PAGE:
This game is absolutely stunning. The graphics are amazing, but I was most impressed by the constant changing of the house. In the first half, we saw that going through the same door may not lead to the same results. In this half, they stepped it up a notch. They were changing my surroundings while I was turning around, sometimes to the point where looking out the window allowed the whole room to be changed around me.

The jump scares in the second half are even scarier than the ones in the first half. You’re turning around to find dolls, ghosts and all sorts of scary things behind you, above you or beside you. You’re opening doors to find massive doll heads blocking your way. It’s absolutely terrifying.

The ending was nothing to get excited about, since the game isn’t finished. You’re basically walking down a hallway and the game cuts to black and lets you know that that’s all there is right now. I can’t wait for more updates. I can’t wait for the game to be finished.

Would I still recommend it?
Oh, hell yes. Buy this game. Play this game. Scream at this game. Just play it. It’s absolutely amazing. I’m not ready for it to be over and I can’t wait for more content.

Watch me play it here, here, here and here!

-Vanri the Rogue

Review: Layers of Fear (Part 1)

Review: Layers of Fear (Part 1)

Developer: Bloober Team SA
Platforms: PC, Xbox
Released: Aug 27, 2015

Layers of Fear is an early access, indie horror game created by Bloober Team SA. I watched a good amount of game play after it was first released and found it to be absolutely stunning. Because of this, I decided to play it for myself (and for all of you).

What’s it about?
Layers of Fear is a psychological horror game that follows a once-successful painter as he attempts to finish his pièce de résistance. You explore his ever-changing house, looking for the six items that will allow you to finish your painting. Along the way, you delve into the demented mind of the main character; you discover notes and newspaper articles that tell the story of this artist and his family; and you experience strange and paranormal phenomena.

What did I think?
I’ve only finished about a third of the game so far, so I can only give you my thoughts on the beginning. As I play more, however, I will be posting more about what I think.

That being said, this game is stunning. It is surprisingly easy to play for not being completed. The graphics are amazing, the story is thorough and creepy and the jump scares are absolutely terrifying.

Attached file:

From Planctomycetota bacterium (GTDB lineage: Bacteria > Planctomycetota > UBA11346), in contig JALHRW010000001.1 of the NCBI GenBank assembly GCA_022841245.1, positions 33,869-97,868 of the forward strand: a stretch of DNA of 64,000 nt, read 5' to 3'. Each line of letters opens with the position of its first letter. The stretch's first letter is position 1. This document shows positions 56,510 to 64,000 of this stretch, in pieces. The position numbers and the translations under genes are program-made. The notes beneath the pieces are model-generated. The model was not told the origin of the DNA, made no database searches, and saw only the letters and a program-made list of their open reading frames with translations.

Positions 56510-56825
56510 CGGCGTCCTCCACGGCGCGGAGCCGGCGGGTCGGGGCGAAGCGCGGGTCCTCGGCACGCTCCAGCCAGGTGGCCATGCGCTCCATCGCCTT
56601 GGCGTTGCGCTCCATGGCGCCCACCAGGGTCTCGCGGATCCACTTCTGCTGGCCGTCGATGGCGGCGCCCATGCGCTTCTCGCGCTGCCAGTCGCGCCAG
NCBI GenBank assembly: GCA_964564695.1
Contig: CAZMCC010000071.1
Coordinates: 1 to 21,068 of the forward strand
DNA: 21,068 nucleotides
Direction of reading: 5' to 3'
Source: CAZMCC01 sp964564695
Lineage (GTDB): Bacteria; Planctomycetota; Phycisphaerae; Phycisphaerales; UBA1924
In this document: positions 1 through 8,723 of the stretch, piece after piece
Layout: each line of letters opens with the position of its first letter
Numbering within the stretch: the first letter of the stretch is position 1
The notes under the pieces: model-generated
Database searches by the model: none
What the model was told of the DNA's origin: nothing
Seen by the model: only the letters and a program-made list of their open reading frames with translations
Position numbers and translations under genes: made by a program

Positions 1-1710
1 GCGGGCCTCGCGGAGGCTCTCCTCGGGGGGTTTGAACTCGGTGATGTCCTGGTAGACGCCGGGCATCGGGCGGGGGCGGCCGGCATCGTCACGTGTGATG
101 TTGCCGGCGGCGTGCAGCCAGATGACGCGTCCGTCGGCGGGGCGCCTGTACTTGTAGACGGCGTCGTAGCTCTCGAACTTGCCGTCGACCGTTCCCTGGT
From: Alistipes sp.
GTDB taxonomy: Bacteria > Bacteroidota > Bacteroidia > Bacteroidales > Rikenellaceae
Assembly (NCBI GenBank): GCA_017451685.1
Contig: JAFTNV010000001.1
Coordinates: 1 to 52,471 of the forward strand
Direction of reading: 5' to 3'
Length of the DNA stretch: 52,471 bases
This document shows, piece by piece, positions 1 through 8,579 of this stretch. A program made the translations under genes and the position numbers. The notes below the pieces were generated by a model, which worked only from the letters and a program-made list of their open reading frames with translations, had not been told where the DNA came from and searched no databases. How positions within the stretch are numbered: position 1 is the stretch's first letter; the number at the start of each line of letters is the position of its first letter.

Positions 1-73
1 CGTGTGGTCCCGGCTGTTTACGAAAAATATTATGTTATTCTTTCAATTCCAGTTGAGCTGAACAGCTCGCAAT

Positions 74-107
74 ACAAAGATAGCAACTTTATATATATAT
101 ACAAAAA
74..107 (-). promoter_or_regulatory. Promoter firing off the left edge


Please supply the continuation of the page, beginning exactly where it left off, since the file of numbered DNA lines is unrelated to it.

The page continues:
The amount of exploration in the game can become a bit tedious. There are some notes and newspaper clippings in a few drawers, so you end up having to open every single drawer and cabinet in order to find them. And there are drawers and cabinets all over the place. In this aspect, it’s a lot like Amnesia: The Dark Descent.

Unlike Amnesia: The Dark Descent, however, there’s a lot more happening in this game. While the exploration part of it might be a little boring, the game itself is not. It kept me on my toes, which kept me interested. This game genuinely scares me, which is the highest compliment I can give a horror game.

Do I recommend it?
Oh, yes. You can find it on Steam for $12.99. It’s definitely worth the money.

-Vanri the Rogue

Review: Amnesia: The Dark Descent

Review: Amnesia: The Dark Descent

Amnesia: The Dark Descent is a survival horror game from Frictional Games. I decided to play it for our Wanna Don’t Wanna broadcast because it was only a few dollars on steam. I hadn’t heard much about the game, so I didn’t know what to expect.

What’s it about?
You play as Daniel, a young man who’s lost his memories. You have to explore a stone castle for clues about a man named Alexander. You find letters written by your pre-amnesiac self, instructing you to kill Alexander. You also have to collect tinderboxes, oil for your lantern, and chemicals that you can mix into a corrosive acid. All the while, you’re running away from Alexander’s “shadow,” which is basically his astral projection.

What did I think?
This game is super boring. It’s quiet, with only the occasional creepy noise. You find yourself going in circles, without anything new to guide you. It’s more about exploring than actually escaping anything scary, which is a little too low-key for a horror game.

The graphics reminded me of Quake (1996), which shouldn’t be the case for a game released in 2010. The lower quality took away from the experience. I didn’t find myself scared or on edge at all.

Also, the camera movements were such that I felt motion sick while playing. This has a tendency of happening with First Person Shooter games, but rarely happens in first person horror games.